Sunday, November 30, 2008

Foreigners, Caryl Phillips.





I waited with anticipation for the paperback version of Foreigners to appear. It did not do so, however, in Borders or Waterstones. Its absence in Borders didn’t’ surprise me. But Waterstones? Especially, when the staff kept saying it was due…especially when the stock computer eventually showed 30, “High Stock” level, but not a single copy was on the bookshelves. Finally, it turned out that the books were in stock, yet all had been shelved as non-fiction in the Biography section. That error (?) is a good place to begin a consideration of the book.

Foreigners comprises three novellas. Each deals with a real life. The first, “Doctor Johnson’s Watch”, reveals the life of Johnson’s Black manservant, Francis Barber. The second, “Made in Wales”, relates the main events in the life of the Black boxer, Randolph Turpin. And the final novella examines the case of David Oluwale, a Black immigrant worker persecuted by the police. The three works span from 1752 to 2006 and chart, with some irony, the extent to which a Black individual is always a foreigner within the diaspora. Their content is biographical, without a doubt, but Phillips is interested in something more than biography. His concern throughout the three novellas —or is this a novel?— is the narrative voice and the truths that it might tell.

Reviews of Foreigners, in the UK, have been enthusiastic. David Lammy, in The Guardian, has referred to how Phillips “masterfully illustrat[es]” the concept of the Other in society. This is true. But much of his review (as is often the way with book reviewers) makes the novel yield the political truths that he wishes. So, Foreigners is about “misfits” and how “talent goes unfulfilled”. The novel holds many pertinent messages about crime and disadvantaged youth. Lammy’s is a party-political reading of the novel; and only a partly successful one. In a similar social vein, Margaret Busby, reviewing for The Independent, viewed the novel through Orwell’s eyes, and his fascination with how “foreigners” and racism emerge with the concept of nation-state. As a Black foreigner who made it as a publisher, she found the novel a “disconsolate book” too much involved with the downward trajectory of Black lives. In each case, the reviewers mentioned make the book yield what they wish it to yield. The irony, here, is that is one of Phillips’ interests in Foreigners. How do we read Black lives? How do we read lives within novels? The readings of Lammy and Barber are somewhat simplistic for they impose upon Foreigners patterns of thought: Black lives are about not fitting in and about failing to make-the-grade.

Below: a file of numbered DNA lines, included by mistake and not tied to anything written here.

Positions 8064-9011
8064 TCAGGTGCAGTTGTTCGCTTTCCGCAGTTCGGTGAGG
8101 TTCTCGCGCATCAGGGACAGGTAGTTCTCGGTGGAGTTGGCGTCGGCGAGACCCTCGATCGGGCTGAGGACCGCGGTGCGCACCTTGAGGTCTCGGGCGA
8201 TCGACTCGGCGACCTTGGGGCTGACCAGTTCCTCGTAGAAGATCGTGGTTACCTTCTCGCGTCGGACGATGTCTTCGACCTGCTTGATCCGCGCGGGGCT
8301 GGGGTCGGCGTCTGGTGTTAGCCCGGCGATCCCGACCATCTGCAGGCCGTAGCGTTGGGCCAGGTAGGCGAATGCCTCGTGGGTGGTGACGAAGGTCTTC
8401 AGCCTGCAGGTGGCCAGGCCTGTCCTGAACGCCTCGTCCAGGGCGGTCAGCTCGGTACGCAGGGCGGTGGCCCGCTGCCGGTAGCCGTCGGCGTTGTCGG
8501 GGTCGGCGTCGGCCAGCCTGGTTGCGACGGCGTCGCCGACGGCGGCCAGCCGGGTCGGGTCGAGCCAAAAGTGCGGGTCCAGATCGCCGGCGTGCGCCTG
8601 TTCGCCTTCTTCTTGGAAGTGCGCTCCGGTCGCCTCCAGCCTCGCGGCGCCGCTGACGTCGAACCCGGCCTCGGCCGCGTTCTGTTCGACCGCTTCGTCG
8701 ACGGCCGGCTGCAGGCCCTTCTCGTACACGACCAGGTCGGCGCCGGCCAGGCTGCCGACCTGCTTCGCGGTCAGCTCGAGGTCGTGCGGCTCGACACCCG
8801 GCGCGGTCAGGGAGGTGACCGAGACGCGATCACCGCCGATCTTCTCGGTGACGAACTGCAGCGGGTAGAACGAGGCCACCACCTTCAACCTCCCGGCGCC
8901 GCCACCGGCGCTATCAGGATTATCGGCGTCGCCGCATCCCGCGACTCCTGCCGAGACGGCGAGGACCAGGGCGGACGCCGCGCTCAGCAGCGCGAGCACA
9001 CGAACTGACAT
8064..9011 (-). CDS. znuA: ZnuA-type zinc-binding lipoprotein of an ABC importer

At the close of her review, Busby faults the final novella for “not being easy to follow.” Writing in The New York Times, Adam Goodheart concurred, finding the writing loose and “marred by long, dreary and seemingly pointless digressions”. Looking in Busby’s direction, he also criticised Foreigners for being negative and not showing a positive side to Black Britain. (Mary Seacole prospered in it and Fredrick Douglass applauded it). As the director of the American Experience in Washington, Goodheart’s review adopted an arrogant historical attitude towards Phillips' novel. Such proves him to be a good White American in line with Black American thought. Yippee! It also proves him to be a disastrous reader of the contemporary (English) novel!

In 1967, one of the great experimentalists of the last century, William Golding, published a novel as three linked novellas. This was The Pyramid. In essence, Foreigners is a set of linked narratives. They spark off one another, rubbing like flints, opening flickering questions. In each, the narrative voice is key. Foreigners is a fine fictional experiment. (Something entirely lost upon reviewers like Goodheart, from across The Pond, who seem to lack direction when it comes to fictional experiences). The first novel is a finely crafted masterpiece. Written in the style of the C18 novel, the life of Francis Barber is told with clarity. Stylistically, the pitch is exact, presenting the arrogant and unified voice of its narrator through an English that never falls into pastiche.